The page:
Data and Risk
GDPR compliance continues to drive governance and best practices in the area of personal data, especially in sharing data between organisations, where market practice is starting to be much more granular about the boundaries between processor and controller and, in the controller context, what constitutes a joint controller relationship. The striking down of Privacy Shield in July 2020 has led to a closer attention to international transfers and the Standard Contractual Clauses.
Whilst data protection is the foundation of data management, the widespread adoption of AI has added a multiplicity of AI ethics frameworks, governance models and best practice statements which can be confusing in practice. Looking at data governance in the round, organisations are increasingly analysing their data estate through the lens of policy considerations, based on data:
value: quality and quantity of data, measured by context and timeliness;
cost: of storage, curation, maintenance and disposal;
risk: based on data sensitivity classification; and
constraints: contractual, regulatory, privacy, IP, HR, commercial interests and societal.
Looking through this lens, data use cases parsed in different ways:
between data that is ‘human impacting’ and ‘human non-impacting‘;
between for data used for input, processing and output;
between data used internally and externally.
Different sets of standards and automated checklists will then apply to different use cases segmented according to these criteria.
Cybersecurity and Risk
This busines risk-based approach to managing data and risk is also reflected in a more pragmatic, albeit outcome based, regulatory approach to cybersecurity. In an interview with the Wall Street Journal at the time of the announcement of £99m Marriott and £183m BA fines in July 2019, the UK Information Commissioner was reported as saying:
“Our focus is whether or not there was adequate, reasonable, consistent and effective data security to protect people’s data … [W]e look at whether or not doors were left open to make it easy for cyberattacks, whether or not the attack was foreseeable, what kinds of due diligence and steps were taken in the data security program. … So many of our investigations are finding basic or a lack of cybersecurity hygiene, lack of some of the most basic protections that people would expect …”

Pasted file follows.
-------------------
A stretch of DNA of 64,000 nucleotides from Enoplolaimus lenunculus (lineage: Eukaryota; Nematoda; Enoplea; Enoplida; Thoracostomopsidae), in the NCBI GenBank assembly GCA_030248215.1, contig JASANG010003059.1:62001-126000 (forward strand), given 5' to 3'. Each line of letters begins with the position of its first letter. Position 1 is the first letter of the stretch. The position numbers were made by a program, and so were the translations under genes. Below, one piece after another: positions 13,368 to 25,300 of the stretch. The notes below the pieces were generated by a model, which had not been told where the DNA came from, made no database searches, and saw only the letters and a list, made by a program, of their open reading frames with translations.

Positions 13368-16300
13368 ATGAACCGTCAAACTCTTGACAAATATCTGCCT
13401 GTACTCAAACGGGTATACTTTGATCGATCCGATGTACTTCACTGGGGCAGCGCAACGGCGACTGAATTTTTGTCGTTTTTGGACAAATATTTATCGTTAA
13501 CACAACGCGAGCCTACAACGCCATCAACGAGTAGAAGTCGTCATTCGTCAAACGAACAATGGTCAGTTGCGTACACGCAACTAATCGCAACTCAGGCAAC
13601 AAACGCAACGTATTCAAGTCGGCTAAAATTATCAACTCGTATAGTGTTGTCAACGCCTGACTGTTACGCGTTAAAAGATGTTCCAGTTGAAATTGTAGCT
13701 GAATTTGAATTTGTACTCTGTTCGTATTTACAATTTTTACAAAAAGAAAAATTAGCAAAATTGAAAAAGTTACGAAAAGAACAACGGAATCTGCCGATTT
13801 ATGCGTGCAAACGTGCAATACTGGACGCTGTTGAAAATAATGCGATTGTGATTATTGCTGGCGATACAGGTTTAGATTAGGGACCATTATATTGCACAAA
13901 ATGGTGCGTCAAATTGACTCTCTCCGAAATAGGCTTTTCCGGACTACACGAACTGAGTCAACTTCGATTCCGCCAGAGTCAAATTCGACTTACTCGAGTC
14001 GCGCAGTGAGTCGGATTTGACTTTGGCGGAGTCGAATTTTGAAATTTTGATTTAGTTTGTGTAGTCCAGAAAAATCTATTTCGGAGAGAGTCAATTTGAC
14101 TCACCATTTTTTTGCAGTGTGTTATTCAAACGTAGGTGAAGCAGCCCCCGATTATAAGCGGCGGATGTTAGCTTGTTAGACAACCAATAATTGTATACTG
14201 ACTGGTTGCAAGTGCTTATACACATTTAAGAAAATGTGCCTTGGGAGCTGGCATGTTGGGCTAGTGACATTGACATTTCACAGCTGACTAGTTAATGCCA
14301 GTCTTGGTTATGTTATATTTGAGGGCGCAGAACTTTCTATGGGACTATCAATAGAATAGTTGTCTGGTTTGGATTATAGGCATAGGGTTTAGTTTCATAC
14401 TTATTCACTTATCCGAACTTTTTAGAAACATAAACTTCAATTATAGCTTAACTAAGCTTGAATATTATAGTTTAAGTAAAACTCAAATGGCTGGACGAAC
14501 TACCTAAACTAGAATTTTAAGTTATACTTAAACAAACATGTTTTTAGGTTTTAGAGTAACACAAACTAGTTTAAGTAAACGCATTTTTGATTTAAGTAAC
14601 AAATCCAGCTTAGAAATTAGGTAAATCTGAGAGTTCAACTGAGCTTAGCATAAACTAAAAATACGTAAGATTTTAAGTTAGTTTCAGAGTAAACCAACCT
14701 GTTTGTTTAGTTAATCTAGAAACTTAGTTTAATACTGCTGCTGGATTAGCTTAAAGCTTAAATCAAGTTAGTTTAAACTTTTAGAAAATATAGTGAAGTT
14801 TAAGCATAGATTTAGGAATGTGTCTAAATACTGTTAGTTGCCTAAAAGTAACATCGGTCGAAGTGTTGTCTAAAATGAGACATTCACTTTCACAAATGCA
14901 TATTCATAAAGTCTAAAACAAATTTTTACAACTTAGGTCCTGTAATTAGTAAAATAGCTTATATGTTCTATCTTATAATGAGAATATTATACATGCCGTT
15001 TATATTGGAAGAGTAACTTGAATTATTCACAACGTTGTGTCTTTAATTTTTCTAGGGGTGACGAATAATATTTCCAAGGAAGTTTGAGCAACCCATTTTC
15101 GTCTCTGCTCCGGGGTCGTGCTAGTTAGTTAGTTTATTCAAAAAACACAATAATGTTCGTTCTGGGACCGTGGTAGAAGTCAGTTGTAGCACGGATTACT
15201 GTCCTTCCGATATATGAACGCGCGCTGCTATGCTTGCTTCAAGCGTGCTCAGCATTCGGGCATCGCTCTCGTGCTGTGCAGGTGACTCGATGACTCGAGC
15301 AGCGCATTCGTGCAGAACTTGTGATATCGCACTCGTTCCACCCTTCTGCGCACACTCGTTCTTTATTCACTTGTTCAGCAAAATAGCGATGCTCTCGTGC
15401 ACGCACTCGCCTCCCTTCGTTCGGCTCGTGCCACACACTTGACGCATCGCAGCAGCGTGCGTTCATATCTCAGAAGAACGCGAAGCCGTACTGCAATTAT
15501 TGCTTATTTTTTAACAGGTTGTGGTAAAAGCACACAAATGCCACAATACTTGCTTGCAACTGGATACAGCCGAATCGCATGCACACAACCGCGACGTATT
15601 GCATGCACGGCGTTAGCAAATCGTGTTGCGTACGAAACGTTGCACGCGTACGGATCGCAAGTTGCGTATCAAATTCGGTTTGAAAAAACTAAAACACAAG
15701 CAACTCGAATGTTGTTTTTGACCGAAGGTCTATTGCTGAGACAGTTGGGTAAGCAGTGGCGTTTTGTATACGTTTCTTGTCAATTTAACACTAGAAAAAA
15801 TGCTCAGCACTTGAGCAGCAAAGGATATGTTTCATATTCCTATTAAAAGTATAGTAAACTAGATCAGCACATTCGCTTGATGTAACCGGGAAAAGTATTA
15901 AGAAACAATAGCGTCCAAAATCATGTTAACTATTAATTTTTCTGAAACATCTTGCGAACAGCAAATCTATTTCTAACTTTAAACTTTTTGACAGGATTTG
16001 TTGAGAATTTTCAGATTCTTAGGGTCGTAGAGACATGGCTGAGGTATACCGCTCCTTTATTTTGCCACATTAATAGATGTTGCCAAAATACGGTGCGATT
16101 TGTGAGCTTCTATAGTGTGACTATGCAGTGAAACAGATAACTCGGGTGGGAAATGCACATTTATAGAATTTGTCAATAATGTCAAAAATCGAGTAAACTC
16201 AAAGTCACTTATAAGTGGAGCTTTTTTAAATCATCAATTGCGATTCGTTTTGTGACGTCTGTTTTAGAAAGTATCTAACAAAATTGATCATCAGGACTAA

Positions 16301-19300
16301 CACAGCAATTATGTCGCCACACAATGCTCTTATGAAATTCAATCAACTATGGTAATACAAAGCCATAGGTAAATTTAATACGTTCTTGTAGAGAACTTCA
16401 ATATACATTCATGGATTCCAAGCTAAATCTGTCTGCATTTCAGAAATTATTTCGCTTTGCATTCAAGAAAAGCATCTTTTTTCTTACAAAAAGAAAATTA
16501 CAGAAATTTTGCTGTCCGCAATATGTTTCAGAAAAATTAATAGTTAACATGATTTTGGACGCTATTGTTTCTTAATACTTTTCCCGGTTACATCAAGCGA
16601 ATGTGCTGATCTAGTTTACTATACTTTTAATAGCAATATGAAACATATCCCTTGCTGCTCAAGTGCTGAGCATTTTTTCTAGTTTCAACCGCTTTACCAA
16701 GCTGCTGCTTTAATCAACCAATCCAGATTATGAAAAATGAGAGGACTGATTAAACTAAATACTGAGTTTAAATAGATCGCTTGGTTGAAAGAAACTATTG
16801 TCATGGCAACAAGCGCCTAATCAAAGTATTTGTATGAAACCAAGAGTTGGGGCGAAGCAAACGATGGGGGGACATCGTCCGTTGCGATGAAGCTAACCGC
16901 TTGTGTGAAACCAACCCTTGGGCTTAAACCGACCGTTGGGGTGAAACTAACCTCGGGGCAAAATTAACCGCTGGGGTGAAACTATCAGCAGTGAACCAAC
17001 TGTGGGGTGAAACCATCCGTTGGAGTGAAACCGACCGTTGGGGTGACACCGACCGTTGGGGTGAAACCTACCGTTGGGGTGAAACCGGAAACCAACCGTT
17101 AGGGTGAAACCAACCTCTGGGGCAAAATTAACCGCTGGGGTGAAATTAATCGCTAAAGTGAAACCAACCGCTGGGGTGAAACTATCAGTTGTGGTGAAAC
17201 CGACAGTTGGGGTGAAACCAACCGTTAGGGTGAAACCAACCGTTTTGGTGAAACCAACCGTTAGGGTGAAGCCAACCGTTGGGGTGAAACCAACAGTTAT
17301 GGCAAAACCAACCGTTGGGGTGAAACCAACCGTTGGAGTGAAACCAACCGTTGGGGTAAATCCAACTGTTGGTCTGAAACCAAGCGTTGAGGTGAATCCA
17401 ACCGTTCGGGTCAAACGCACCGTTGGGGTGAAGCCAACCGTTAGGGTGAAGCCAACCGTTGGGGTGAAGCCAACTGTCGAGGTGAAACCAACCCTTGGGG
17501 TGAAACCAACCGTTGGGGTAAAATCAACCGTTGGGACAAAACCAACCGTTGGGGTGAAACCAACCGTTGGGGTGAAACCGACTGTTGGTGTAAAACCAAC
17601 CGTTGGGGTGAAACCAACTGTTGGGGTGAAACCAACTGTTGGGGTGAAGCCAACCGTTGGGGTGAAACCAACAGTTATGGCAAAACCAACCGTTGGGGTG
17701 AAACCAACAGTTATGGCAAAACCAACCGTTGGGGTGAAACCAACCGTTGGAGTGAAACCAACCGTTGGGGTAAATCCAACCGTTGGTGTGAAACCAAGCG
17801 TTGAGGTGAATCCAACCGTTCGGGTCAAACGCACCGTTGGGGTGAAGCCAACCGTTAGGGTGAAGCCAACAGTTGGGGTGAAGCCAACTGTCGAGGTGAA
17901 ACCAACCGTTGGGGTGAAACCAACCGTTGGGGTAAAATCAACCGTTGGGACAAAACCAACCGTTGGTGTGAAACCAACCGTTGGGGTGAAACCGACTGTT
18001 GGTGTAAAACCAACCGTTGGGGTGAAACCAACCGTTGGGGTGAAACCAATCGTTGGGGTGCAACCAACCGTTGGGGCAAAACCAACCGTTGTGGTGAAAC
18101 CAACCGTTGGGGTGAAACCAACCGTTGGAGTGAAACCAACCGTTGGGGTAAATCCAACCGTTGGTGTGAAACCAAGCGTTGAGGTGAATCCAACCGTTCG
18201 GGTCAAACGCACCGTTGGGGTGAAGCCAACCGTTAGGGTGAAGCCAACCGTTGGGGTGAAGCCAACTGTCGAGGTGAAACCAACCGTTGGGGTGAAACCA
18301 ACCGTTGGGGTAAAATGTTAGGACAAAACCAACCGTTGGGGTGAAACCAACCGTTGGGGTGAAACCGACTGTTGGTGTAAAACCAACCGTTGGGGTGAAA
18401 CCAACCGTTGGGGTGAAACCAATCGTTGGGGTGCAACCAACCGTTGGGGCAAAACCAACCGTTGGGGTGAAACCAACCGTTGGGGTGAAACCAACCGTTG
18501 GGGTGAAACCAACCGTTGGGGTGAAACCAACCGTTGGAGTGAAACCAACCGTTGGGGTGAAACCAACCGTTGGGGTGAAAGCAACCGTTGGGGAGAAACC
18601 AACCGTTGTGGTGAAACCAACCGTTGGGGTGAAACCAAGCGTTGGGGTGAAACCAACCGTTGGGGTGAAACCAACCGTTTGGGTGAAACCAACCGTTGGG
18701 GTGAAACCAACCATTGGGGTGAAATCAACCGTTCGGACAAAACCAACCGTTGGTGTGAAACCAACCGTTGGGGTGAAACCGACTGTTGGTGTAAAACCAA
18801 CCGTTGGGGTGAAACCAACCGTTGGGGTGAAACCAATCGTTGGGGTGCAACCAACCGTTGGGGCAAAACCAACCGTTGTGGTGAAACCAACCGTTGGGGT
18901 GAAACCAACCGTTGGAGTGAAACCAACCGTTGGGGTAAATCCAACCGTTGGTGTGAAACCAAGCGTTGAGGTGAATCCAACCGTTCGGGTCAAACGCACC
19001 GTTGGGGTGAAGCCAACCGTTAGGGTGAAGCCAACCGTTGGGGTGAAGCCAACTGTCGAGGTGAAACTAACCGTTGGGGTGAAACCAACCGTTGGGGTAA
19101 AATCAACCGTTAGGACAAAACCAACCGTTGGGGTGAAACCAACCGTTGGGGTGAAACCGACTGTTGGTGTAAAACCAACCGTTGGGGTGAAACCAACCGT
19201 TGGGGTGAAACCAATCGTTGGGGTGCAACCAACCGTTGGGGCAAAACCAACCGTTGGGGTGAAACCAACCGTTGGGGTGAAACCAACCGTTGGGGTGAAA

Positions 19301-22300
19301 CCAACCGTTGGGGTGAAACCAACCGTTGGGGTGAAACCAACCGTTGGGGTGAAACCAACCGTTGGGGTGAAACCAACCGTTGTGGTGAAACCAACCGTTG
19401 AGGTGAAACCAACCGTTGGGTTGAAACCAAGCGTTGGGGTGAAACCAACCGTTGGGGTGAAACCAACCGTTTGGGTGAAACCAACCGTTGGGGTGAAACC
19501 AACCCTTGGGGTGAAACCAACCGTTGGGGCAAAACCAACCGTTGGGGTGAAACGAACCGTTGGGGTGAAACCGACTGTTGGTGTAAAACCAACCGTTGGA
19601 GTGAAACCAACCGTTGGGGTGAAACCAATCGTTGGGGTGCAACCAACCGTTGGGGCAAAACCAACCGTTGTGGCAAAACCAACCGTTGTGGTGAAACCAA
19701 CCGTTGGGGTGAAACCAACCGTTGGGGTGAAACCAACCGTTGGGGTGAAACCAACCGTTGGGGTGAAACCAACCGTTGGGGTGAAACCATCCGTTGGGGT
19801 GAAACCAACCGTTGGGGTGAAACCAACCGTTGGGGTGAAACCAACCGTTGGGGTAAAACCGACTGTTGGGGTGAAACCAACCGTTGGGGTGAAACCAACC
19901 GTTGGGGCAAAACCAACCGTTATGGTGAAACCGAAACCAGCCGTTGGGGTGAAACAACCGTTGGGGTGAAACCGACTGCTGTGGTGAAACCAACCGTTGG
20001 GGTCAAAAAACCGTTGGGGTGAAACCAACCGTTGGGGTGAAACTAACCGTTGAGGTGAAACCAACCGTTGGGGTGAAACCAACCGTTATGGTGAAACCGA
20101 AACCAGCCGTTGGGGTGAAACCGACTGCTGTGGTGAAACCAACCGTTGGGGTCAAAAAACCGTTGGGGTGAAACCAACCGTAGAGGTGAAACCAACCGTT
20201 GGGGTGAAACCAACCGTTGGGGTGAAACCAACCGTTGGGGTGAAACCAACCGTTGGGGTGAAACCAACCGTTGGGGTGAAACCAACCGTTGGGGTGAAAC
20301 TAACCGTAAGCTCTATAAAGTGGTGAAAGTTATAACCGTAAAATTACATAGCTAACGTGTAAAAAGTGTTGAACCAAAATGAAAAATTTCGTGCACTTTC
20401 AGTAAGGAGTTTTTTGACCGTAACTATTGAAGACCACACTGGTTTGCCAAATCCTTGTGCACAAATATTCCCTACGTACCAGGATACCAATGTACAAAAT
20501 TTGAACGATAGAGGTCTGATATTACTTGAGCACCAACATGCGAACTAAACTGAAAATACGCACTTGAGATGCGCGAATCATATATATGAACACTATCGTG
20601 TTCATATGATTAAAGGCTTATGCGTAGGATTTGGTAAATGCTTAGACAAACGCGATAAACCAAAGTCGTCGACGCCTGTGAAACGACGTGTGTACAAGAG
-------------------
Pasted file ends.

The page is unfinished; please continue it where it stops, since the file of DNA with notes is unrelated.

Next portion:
Slightly rearranging Ms Denham’s descriptors, Gartner has come up with:
“[i]n these four characteristics are a myriad of opportunities to do what is best for the organization. It supports the creation of a balance between protection and running the business. It also embodies the incentive to build a better security capability that delivers better outcomes, not just spend more money on security.”
This more practical approach will help inform organisations in their security due diligence assessments of DT providers.
DevOps and Risk
It’s 5 years since the CEO of Microsoft famously said that “every business will become a software business, build applications, use advanced analytics and provide Saas services” but it’s perhaps taken the rise of DevOps – combining shorter development cycles (Dev) and continuous operational delivery (Ops) – for this prediction to start to become a reality.
As software development moves centre stage for business, and organisations increasingly use their own apps and APIs in enhancing the customer experience, effective internal policies around software asset management (ensuring proprietary third party software is used within licence scope), Open Source Software (managing residual risk around copyleft/inheritance) and source code management are critical.
A clear and effective role for the legal team in governance, risk management and best practice around the DT cloud journey, data, security and DevOps will go a long way to avoiding project derailments and runaways.
Judgment of 16 July 2020 the European Court of Justice in Case C-311/18, Data Protection Commissioner v Facebook Ireland and Maximillian Schrems